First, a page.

A company called Eagle Harbor Holdings has named Ford in a lawsuit, claiming that The Blue Oval infringed on seven of its patents.
Eagle claims that Ford has purloined its technology for Active Park Assist, Stability Control, Blind Spot Information with Cross Traffic Alert, MyKey as well as the tech that powers the voice control feature and remote MP3 player connectivity of Ford’s functionally-unique SYNC infotainment system.
According to the Bainbridge Island, WA-based Eagle, the company was in negotiations with Ford starting as early as 2002 but talks between the two firms stalled in 2008.
“Our representatives began meeting with Ford in 2002 to discuss and disclose our patented automotive systems technology and its applicability for use in Ford vehicles,” said Jeffrey Harmes, general counsel for Eagle Harbor Holdings, LLC. “These meetings continued until 2008, when Ford stopped communications with us. In early 2009 we informed Ford that its automotive audio systems infringed on our patents. In March 2010, we again informed Ford that its automotive electronics systems, including Ford SYNC, infringed on our patents. Unfortunately, despite our many efforts to communicate with Ford and resolve these issues, Ford continues to refuse to license its use of our patented technology. Ford is ignoring our patent rights and continues to use, without permission or license, Eagle Harbor’s technology.”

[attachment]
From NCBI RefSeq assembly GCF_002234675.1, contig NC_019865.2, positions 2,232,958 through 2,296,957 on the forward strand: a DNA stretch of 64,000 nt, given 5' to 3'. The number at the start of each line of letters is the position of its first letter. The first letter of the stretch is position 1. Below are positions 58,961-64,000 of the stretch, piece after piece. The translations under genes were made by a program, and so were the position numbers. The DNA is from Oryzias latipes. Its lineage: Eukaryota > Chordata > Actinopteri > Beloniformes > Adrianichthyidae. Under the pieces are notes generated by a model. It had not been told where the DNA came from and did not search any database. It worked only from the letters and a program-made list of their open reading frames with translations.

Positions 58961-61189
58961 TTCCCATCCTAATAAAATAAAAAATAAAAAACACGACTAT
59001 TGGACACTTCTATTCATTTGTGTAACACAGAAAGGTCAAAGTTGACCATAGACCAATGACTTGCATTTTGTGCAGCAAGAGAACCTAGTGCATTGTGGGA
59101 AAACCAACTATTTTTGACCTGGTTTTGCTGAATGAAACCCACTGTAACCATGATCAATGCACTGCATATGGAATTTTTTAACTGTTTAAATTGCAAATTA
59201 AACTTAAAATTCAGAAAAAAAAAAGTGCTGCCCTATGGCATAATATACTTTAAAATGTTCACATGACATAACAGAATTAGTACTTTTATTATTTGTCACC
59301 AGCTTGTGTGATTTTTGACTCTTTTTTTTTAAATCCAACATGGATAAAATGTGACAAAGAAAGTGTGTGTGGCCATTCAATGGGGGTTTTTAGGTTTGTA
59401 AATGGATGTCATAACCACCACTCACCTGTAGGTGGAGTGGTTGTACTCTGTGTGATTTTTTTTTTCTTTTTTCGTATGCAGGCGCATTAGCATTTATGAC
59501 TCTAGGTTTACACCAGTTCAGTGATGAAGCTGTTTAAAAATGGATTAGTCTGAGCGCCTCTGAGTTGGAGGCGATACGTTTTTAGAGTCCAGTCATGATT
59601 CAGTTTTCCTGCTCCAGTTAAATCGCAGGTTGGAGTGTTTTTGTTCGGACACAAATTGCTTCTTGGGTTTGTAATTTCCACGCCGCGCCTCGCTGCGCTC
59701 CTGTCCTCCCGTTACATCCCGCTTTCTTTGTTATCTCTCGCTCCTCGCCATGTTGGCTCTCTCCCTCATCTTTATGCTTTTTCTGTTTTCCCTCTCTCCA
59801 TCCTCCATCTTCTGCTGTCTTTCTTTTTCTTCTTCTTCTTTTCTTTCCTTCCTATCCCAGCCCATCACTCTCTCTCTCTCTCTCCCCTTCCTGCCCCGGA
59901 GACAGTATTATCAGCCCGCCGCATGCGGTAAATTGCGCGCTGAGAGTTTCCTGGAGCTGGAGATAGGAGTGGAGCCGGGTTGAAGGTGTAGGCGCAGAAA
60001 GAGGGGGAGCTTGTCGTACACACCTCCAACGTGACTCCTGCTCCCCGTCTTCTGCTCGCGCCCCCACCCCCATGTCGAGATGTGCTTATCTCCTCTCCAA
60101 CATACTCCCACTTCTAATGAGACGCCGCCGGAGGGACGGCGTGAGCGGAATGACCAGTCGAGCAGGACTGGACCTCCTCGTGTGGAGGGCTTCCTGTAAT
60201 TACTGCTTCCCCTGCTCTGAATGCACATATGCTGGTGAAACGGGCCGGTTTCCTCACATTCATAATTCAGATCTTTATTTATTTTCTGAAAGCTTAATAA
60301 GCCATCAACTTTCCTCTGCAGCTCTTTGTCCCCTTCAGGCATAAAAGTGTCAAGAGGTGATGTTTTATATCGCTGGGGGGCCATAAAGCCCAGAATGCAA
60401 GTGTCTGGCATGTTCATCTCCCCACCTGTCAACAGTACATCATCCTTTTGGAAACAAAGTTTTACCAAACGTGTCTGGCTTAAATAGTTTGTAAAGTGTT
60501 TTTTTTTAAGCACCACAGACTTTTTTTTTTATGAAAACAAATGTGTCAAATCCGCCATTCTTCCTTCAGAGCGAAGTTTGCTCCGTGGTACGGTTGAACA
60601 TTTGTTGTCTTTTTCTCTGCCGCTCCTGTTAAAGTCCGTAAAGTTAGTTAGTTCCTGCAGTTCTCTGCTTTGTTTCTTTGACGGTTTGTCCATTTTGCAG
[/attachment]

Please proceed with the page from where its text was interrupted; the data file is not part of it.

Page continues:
Ford hasn’t yet had a chance to review the details of the suit, telling Autoblog:
“We were just served with this lawsuit late last week and we have not yet had an opportunity to review the details. We believe it would be premature for us to comment until we have had a chance to do so.”
The Motrolix Take
After visiting Eagle Harbor Holdings’ website, it’s not easy to conclude that the company is a patent squatter for certain low-level (core) technologies… although this story sure as heck reeks of patent squatting.
Whatever the outcome of this lawsuit, it’s not likely that Ford will cease selling SYNC-equipped vehicles — as situations such as this one are usually settled with some form of monetary compensation either in or out of court. So don’t be surprised if Ford ends up forking over some good money to Eagle, either as a large lump sum or as a royalty on every SYNC-equipped vehicle sold… if Eagle’s case actually holds water, that is.
On a related note, the talks between Ford and Eagle also included Volvo, which at the time was owned by Ford Motor Company. At this point, it’s unclear whether Eagle will pursue the Swedish automaker in a similar case of patent infringement.
We’ll follow this one closely and see how it turns out.